Social shorebirds forage together, but it looks as though, as the size of the flock increases, anticipating the actions of others infringes on their hunting of delicious little molluscs.
Bijleveld and co (from the University of Groningen and the Royal Netherlands Institute for Sea Research) used five focal birds, teaming them with large and small groups of dominant or subordinate birds, to assess how they spent their precious foraging time as the number of their competitors or the density of the food (blue mussels) changed. The authors discuss how, as group size increased, birds spent more time watching other birds, possibly to avoid aggressive encounters. Changing direction to avoid collisions could also have meant that birds covered the same patches twice, rather than searching through the sand efficiently. There’s not much discussion of the idea that the watching could have been unsuccessful foragers trying to gain information from the successful ones (i.e. 10 habits of highly successful shorebirds) but the feeding patch was small, constantly moving and the food resource patchy so additional information might not be a concern.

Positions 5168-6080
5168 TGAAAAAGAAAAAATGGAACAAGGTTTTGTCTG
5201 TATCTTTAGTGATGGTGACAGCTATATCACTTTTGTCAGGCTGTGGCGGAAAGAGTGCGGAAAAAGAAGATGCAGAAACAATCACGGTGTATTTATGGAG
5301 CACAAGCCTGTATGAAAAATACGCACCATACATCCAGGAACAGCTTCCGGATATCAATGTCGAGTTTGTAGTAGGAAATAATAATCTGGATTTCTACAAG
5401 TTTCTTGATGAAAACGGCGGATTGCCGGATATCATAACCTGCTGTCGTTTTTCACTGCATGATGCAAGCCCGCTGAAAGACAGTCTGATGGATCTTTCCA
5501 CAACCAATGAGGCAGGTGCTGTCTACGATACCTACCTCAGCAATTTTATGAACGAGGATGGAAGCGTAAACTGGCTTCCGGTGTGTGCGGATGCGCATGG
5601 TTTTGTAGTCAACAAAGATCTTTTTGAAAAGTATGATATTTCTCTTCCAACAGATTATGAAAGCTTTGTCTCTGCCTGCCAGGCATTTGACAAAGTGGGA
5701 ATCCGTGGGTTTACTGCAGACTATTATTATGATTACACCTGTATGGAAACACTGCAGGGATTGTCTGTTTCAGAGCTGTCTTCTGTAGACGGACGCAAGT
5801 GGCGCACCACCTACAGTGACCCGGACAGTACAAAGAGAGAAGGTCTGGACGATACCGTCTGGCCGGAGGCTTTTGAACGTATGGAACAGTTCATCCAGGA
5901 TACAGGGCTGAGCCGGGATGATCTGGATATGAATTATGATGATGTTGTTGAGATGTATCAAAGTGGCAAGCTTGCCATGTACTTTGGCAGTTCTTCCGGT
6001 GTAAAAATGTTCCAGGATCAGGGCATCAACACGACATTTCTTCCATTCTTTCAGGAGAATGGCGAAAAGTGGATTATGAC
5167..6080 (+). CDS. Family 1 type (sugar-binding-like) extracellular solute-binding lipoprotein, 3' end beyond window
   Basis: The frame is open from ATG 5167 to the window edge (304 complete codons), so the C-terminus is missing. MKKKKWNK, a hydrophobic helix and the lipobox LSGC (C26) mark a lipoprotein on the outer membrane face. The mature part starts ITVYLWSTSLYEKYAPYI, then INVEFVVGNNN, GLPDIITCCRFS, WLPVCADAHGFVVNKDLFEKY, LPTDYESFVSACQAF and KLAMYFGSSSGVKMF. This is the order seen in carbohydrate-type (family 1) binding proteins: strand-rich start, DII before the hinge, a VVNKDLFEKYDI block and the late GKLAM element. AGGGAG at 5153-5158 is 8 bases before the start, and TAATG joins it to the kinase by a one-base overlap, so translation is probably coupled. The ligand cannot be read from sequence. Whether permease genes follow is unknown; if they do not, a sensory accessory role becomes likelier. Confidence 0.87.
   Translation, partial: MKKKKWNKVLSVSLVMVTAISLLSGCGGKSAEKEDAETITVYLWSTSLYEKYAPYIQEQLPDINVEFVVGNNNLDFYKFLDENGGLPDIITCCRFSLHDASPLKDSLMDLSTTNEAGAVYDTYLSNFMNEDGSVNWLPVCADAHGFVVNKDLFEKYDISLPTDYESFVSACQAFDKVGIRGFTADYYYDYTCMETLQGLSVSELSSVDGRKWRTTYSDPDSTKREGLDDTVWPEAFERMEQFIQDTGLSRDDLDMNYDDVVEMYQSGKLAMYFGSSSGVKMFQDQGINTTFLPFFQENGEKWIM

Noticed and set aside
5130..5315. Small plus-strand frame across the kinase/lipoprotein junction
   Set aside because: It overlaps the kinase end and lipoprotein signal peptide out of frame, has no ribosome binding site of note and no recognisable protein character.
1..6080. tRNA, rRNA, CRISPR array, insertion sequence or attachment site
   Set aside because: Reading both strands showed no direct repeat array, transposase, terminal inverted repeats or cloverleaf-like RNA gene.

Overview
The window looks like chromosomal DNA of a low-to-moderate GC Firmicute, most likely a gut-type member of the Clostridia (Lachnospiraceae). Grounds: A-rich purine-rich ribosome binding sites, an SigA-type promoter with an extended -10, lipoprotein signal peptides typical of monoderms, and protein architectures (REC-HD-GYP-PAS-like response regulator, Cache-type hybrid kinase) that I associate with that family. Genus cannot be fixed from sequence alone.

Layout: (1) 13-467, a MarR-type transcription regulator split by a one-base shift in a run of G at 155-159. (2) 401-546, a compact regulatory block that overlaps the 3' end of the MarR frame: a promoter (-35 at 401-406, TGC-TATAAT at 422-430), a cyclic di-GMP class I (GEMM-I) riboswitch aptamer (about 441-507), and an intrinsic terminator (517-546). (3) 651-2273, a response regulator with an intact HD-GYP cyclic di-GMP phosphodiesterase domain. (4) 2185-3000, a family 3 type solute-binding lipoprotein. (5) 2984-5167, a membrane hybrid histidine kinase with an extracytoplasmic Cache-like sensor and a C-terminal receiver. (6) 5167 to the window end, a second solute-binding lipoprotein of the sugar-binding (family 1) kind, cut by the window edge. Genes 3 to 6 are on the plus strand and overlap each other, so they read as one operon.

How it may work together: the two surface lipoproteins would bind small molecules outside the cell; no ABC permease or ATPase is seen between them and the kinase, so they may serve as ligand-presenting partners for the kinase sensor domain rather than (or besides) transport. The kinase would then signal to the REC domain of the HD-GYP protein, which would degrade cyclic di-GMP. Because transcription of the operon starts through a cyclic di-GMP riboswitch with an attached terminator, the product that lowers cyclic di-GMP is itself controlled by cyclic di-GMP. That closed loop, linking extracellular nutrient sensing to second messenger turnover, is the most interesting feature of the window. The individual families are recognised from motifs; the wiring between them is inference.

I love the tide mimic they dreamt up, where a moving sheet covers all but a small food patch, but I don’t envy them the task of measuring those hundreds of mussels.
Full paper details and abstract here for ‘Experimental evidence for cryptic interference among socially foraging shorebirds’.
For those with access, there’s a great video in the Supplementary info.
Update: Four, not five, birds were used in the analysis. Hopefully this will be followed by larger studies.